The city of Ames, Iowa is famous for holding the Ames Straw Poll in advance of most presidential elections. The poll in question is used to gauge the level of support for two or more Republican candidates, although non-Republicans are allowed to cast a vote. To vote one has to be an Iowa resident and one must buy a ticket to the fundraising dinner at which the vote is taken. The event gets a lot of coverage, so it boosts the local economy as journalists hit the town. It is a very successful fundraiser for the Republican Party in Iowa as well, but the usefulness of the straw poll in predicting the eventual winner of the nomination is less clear. There have been six straw polls since 1979, and just 2 out of 6 times the poll winner went on to capture the party's nomination.

59. Four years, for a president : TERM
The US president serves for four-year terms. George Washington, the nation’s first president, set a precedent by agreeing to serve only two terms. Subsequent presidents adhered to this custom, serving only two terms, until 1940 when President Franklin D. Roosevelt agreed to run for a third term. Roosevelt was elected to a fourth term during WWII, after which the Congress adopted the Twenty-Second Amendment to the constitution, which bars anyone from being elected president more than twice.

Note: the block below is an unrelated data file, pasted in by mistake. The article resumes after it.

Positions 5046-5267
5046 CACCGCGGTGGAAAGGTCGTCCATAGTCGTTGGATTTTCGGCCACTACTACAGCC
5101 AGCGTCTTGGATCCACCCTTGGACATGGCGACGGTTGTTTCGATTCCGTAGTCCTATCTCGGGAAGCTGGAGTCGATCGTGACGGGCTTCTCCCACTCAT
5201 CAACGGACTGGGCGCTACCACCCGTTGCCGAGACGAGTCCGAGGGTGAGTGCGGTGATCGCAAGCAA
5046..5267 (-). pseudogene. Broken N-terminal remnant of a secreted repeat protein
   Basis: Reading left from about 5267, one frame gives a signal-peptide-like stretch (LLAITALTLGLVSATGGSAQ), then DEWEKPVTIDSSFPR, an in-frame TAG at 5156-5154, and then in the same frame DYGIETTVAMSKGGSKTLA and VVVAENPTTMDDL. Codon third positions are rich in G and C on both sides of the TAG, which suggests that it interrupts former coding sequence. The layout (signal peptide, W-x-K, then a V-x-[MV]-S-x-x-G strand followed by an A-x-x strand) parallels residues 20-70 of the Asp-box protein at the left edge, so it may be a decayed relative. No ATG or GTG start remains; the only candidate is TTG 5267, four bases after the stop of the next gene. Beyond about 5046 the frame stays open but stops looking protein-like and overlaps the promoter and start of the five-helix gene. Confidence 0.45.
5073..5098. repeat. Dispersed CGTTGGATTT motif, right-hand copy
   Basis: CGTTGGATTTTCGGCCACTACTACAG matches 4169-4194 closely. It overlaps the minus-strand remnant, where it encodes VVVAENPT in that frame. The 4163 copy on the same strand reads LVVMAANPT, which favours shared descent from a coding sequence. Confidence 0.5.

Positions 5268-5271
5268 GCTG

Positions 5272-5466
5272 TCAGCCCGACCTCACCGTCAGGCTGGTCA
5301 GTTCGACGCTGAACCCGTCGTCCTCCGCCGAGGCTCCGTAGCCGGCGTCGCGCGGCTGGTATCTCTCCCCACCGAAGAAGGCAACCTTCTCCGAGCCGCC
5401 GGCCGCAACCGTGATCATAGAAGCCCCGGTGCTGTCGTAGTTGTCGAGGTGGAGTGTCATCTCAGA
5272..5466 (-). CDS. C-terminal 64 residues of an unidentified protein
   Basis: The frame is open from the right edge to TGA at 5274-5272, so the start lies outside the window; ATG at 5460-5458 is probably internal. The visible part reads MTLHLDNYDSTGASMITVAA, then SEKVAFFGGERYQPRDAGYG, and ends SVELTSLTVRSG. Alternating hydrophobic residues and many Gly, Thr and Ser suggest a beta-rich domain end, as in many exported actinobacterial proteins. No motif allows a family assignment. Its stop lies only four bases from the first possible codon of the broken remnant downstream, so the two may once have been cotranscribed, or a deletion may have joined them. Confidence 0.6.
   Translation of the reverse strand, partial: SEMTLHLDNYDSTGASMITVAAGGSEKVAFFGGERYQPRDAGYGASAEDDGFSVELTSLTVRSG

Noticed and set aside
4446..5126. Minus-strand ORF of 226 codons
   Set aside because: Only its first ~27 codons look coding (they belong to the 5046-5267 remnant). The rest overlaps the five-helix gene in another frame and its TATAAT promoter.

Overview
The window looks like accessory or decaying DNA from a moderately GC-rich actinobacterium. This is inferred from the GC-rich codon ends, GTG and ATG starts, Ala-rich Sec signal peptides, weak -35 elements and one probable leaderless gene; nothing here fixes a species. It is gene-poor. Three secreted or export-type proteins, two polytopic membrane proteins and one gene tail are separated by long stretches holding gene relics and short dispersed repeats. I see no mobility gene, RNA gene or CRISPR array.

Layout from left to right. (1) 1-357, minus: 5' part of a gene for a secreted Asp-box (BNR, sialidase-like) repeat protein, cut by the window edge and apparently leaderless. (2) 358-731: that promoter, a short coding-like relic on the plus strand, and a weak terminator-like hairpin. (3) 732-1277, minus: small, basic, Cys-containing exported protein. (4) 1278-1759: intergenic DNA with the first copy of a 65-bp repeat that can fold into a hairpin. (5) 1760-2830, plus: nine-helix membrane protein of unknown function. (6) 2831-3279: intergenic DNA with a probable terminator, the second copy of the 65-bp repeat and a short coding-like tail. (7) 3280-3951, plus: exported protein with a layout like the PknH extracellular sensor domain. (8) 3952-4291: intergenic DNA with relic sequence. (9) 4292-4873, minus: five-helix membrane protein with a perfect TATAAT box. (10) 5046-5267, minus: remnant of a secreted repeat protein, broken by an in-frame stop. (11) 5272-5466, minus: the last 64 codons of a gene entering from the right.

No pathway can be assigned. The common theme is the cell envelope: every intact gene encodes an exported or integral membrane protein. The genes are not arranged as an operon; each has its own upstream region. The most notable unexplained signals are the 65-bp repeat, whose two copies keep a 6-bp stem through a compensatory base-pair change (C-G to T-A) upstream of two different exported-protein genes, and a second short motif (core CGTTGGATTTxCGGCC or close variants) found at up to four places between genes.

62. Luau neckwear : LEI
"Lei" is the Hawaiian word for "garland, wreath", although in more general terms a "lei" is any series of objects strung together as an adornment for the body.

Nowadays the word "luau" denotes almost any kind of party on the Hawaiian Islands, but to the purist a luau is a feast that always includes a serving of "poi", the bulbous underground stems of taro baked with coconut milk.

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For the sake of completion, here is a full listing of all the answers:
Across